|talk about inhospitable~it's growing up through a crack in the asphalt|
|The nectar guides aren't showing, but the flower is perfect for pollinators|
- it's chock full of nectar,
- has a tubular shape,
- has a landing pad,
- is open during the day,
- is brightly colored, and
- just in case they are needed, it has the coolest nectar guides.
So, you ask, "What does this fantastic wildflower have to do with weeds in a lawn?"
I'm glad you asked! While you and I see a blanket of lavender flowers humming with bee activity, lawn aficionados often see wildflowers like Ruellia, Salvia lyrata and Western Daisy as weeds in their turf. Weeds that need to be stamped out in order to have a uniform green space.
I'm working hard to change this belief! I've been sharing information about the under appreciated beauties growing right under our noses with good friends and neighbors. I tell them that Wild Petunia loves the hot blazing sun and needs no special care all summer long; that the nectar rich flowers provide food for native pollinators from May through October; and, that they will never, ever, ever have to fertilize a lawn that is populated with wildflowers, native grasses and sedges.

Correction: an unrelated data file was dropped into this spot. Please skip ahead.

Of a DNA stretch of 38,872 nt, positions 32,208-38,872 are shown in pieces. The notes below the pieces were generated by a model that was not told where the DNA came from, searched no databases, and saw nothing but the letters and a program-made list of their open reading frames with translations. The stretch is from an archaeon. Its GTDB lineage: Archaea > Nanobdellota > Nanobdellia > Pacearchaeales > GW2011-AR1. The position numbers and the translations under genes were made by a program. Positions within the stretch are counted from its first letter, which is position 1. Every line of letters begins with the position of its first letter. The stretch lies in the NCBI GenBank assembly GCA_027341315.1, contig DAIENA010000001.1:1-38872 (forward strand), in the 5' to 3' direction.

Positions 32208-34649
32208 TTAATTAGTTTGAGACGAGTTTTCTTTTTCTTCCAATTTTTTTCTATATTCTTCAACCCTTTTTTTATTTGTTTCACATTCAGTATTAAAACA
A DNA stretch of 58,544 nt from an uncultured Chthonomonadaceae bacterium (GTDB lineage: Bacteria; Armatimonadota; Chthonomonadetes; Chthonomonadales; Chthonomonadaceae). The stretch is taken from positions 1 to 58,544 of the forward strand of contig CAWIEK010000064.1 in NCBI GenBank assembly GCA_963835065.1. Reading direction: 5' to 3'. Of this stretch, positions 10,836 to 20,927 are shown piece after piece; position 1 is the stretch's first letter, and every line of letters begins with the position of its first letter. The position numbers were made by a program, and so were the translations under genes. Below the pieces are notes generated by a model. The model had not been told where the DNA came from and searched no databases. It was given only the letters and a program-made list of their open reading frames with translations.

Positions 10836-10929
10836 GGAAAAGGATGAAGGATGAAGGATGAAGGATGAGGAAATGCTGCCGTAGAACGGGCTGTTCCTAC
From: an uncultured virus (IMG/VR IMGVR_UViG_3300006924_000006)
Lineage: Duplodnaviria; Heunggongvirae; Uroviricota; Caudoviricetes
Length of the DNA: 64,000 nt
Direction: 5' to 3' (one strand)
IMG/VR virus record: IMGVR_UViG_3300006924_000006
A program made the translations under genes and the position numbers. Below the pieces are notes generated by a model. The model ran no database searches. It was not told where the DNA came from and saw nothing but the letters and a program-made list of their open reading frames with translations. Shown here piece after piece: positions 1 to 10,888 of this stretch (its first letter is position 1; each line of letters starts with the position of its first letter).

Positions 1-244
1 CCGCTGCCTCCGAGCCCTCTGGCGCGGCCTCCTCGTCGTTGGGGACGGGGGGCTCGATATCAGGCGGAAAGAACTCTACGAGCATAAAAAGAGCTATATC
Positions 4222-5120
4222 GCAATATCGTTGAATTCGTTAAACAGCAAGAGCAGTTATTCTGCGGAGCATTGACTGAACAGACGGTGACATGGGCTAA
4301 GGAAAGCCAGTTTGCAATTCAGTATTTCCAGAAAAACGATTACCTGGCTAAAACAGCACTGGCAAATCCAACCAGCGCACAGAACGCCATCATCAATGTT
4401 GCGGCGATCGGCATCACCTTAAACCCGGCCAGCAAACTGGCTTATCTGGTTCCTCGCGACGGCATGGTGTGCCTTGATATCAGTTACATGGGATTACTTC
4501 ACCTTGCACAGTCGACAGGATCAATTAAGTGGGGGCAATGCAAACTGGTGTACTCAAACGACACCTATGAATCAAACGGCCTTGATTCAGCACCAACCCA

The facts: Zone 4 to 8; Dry, sunny areas; sprawling growth, will grow in rock gardens, containers, borders, lawns; Pollinator magnet (Bees and Hummers) and host to Buckeye Butterfly caterpillar; native to most states East of the Rockies
Gail Eichelberger is a gardener and therapist in Middle Tennessee. She loves wildflowers and native plants and thoroughly enjoys writing about the ones she grows at Clay and Limestone. She reminds all that the words and images are the property of the author and cannot be used without written permission.